Oh, Capcom. I'm fairly sure it's the only major publisher left on the planet that believes excessively high difficulty levels is absolutely the right way to make games. I love them for it. But bunging a jump into Bionic Commando - a classic game which was modelled around the concept that vertical movement was only possible by grappling - might be seen as an act of hardcore betrayal; what's next, a Mega Man who can shoot up? I simply won't stand for it!
Still, a few minutes with Bionic Commando Rearmed 2 calmed me down enough to reconsider the angry letter I wrote to Capcom HQ with my own blood and vomit. If only I could rewind the clock! But alas, I'm not exactly Time Man (you know, one of the new Robot Masters included in the PSP remake of Mega Man 1... oh, never mind.)
Take the first 'real' boss of Bionic Commando Rearmed 2 - in customary Capcom fashion, the end of level enemies you fight before this are labelled as mini-bosses and have a 94 per cent chance of returning later as regular baddies - which has you dodging the fiery exhausts of a massive aircraft and then bopping it on the head to make it spit out a golf cart containing Fidel Castro. I mean, sure, it's not actually Fidel Castro; it's antagonist General Sabio, who (in what I'm sure is a freak coincidence) looks exactly like Fidel Castro.
Still, what I'm trying to say is this: you try blowing that up without jumping. It's sodding hard, which is exactly the point. I conceded after the first couple of times, leaping up to grapple the all-important exhaust thrusters, consciously honing up my muscle memory so I could go back later to take it out solely with the bionic arm.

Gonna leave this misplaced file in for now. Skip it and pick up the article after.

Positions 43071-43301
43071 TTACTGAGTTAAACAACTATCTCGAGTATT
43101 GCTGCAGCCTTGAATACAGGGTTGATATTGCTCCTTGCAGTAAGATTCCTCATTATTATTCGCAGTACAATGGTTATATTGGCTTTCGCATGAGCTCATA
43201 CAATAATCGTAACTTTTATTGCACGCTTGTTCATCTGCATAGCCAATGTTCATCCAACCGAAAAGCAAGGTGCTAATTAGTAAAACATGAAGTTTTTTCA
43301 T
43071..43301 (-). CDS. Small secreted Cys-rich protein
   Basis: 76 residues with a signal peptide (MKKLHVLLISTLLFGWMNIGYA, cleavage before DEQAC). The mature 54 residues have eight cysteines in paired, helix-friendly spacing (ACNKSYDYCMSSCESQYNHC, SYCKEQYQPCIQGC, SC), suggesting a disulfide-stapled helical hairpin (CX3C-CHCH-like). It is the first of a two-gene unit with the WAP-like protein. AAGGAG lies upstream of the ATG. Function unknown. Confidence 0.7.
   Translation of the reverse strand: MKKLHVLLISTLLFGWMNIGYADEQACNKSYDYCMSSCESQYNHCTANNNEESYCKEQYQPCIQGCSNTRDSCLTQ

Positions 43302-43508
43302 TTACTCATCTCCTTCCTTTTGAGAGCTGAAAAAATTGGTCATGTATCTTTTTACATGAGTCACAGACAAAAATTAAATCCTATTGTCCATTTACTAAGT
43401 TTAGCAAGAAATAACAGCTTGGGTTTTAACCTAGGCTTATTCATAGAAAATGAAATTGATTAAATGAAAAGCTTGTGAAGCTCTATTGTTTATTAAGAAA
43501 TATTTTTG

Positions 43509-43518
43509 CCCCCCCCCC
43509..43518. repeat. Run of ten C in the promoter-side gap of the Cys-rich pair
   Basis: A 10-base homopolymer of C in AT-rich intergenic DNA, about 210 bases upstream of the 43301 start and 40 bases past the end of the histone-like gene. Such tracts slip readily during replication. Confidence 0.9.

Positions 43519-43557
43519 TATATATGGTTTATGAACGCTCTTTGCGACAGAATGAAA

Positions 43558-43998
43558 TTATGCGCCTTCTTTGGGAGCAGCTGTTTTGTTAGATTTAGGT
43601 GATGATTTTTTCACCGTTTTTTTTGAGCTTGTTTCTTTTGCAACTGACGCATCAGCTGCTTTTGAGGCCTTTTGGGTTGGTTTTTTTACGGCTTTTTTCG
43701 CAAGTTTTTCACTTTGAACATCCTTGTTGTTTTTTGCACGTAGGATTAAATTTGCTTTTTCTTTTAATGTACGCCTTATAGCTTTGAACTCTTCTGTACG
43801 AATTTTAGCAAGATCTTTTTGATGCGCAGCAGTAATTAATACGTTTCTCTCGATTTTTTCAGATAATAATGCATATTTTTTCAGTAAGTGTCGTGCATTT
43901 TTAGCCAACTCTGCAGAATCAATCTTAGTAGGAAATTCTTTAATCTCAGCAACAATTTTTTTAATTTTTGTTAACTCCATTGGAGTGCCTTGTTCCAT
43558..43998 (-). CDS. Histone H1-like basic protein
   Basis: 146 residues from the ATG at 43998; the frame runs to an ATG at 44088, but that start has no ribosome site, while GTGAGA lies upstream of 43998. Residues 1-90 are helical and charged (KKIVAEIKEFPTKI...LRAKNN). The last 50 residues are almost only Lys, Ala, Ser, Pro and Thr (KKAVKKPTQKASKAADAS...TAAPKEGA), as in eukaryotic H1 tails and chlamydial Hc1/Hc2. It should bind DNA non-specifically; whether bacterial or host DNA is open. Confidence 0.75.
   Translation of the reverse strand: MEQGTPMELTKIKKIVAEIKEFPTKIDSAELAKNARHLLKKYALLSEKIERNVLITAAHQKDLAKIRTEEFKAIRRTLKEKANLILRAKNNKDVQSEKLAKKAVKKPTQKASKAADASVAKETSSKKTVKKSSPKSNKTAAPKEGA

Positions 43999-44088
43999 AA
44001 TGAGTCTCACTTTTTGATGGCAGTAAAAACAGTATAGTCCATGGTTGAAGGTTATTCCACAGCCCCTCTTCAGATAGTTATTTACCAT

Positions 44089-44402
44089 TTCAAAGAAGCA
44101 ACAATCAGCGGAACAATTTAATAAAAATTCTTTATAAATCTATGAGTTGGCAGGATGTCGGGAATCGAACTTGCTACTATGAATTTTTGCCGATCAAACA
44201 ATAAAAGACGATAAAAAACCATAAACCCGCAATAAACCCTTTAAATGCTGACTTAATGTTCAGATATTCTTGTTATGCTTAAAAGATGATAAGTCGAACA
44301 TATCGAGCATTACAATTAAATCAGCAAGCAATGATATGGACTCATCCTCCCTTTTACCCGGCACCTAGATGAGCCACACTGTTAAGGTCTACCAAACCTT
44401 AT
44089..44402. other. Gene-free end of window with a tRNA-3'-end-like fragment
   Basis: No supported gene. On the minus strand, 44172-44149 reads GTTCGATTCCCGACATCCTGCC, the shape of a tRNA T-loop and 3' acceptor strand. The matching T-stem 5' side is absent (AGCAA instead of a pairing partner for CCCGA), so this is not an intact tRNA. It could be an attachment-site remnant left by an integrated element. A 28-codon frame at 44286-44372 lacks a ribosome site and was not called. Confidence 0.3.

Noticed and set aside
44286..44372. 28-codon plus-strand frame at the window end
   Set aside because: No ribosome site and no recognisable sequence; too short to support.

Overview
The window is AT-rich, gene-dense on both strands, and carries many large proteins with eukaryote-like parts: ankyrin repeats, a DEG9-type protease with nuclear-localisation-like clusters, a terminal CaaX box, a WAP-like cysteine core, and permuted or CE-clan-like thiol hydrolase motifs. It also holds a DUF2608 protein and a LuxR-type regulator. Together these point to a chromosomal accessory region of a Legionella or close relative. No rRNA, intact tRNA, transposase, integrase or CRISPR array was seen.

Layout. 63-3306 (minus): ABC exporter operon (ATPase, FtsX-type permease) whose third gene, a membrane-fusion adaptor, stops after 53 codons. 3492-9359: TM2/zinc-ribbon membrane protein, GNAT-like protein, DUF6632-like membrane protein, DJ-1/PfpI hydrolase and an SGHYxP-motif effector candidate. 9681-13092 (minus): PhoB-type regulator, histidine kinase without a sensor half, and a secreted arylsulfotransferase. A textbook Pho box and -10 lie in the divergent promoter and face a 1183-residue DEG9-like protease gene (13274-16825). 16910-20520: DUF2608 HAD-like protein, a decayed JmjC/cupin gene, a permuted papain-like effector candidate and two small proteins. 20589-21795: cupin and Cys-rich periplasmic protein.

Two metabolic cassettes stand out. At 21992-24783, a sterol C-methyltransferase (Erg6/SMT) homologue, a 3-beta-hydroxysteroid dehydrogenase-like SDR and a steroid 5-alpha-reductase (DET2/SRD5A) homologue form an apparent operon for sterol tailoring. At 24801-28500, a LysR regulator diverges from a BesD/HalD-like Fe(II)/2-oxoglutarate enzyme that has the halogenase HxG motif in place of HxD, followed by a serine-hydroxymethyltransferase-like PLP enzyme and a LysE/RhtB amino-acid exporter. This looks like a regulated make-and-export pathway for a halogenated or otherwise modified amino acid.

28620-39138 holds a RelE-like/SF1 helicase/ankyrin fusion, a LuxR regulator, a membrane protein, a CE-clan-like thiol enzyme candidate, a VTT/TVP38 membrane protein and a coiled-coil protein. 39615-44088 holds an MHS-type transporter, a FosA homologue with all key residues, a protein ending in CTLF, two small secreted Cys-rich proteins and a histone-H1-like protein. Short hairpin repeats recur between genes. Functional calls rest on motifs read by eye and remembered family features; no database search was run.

In essence, your leaping ability has been implemented to segue into the more advanced tactics of the game. It works too, enabling players who don't quite fancy performing a chain of pixel-perfect swing jumps to get over that teeny-weeny small pile of crates necessary for progression. At the same time, however, jumping is not a necessity, and Bionic Commando's hardcore contingent can complete every level in the game without pressing A (or X, if that's how you roll) for shiny in-game commendations and also (probably) an Achievement or Trophy.
Try it without jumping, though, and even simple platforming becomes an intricate adventure playground. Returning hero Spencer (slightly older and wiser than before - a fact indubitably evidenced by his new ginger moustache) still comes complete with his resplendent bionic arm, which operates exactly in the same fashion as before - firing solely at 45-degree angles and allowing him to latch onto almost any surface in the game. Momentum is gained by swinging mid-air, and the necessary chains of jumping and hooking turns otherwise generic objects, such as lights, crates and pipes, into necessary pathways for progression.